If you read our family of publications regularly, you'll know that a lot of our efforts focus on explaining some of the latest technologies and complex software to help firms run their -- and their clients' -- businesses better.
But many of our readers are one or two person tax and accounting firms, with little need of customer relationship management software or high-tech personal digital assistants to help clients keep track of their sales leads on the road.
That doesn't mean that technology doesn't apply to your practice. In fact, the smallest of firms should pay special attention to the simplest technology tools they have available -- e-mail and the Internet.
For example, I send out the e-mail newsletter WebCPA Week to 12,000 subscribers each week, giving them a recap of the week's industry events, along with some color commentary. That weekly e-mail keeps me in touch with my readers, gives the ones who don't have time to visit WebCPA every day a chance to catch up on what they might have missed, and because my picture's at the bottom, it offers a human face to associate the words with.
Why not offer your clients a similar e-newsletter? It doesn't have to be weekly -- monthly would be fine. Recap any tax or accounting-related news you think might be of interest to them, highlight any interesting developments in your firm, and if you market to a particular niche, include any information that segment might find interesting.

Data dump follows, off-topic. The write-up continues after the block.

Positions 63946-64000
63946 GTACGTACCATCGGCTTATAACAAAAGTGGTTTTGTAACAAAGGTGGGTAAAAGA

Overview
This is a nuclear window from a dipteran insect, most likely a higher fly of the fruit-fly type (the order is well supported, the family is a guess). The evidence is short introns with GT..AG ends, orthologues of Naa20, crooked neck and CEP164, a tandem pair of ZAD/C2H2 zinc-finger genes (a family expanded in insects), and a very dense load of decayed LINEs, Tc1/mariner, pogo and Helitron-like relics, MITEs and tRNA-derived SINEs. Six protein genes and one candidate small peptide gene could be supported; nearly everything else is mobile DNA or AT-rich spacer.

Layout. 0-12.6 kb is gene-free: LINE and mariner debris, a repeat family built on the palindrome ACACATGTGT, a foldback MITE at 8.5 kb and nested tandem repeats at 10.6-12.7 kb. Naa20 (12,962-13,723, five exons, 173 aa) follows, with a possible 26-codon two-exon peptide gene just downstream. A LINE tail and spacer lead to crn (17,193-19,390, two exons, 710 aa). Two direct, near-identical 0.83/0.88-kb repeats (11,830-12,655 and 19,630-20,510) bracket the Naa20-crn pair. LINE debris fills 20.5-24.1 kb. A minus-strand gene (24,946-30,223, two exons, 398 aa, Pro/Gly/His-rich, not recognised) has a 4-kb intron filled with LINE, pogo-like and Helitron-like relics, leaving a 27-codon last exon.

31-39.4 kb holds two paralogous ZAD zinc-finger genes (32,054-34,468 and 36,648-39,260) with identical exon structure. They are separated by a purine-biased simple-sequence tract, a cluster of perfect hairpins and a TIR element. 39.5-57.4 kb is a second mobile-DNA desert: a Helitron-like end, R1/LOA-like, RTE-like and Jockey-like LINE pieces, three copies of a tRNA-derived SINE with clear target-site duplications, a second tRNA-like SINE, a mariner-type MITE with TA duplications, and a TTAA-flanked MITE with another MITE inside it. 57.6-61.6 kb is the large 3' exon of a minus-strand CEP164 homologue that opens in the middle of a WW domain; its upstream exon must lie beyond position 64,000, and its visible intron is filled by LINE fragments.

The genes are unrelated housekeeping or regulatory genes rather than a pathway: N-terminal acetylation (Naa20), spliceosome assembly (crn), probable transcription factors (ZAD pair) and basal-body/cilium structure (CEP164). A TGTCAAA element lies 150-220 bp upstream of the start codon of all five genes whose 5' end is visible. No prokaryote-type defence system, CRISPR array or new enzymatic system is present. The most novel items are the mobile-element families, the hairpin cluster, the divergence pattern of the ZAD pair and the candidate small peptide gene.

Web sites are another story. Since clients or prospects probably won't visit often, you need to make sure the home page sings, and gives them the information they need right away. One mistake many firms make is to hide their address, e-mail and phone number behind a link. Bad move. Web sites are used like phone books for prospects, and clients who can't find your number in their Rolodex and then go to your Web site to contact you need immediate gratification. Give it to them.
If you're really ambitious, you might want to assign someone in your firm (or yourself) to keep track of the developments in your clients' field. So if you notice something on a news site about say, new legislation that will affect your autoleasing clients, you can quickly write up an e-mail to those clients and send it along with a link to the news story.
It serves a double purpose. It shows clients you're truly interested and involved in their business, and that you care enough to share your knowledge with those it will affect most. What more could clients (or prospects) want?
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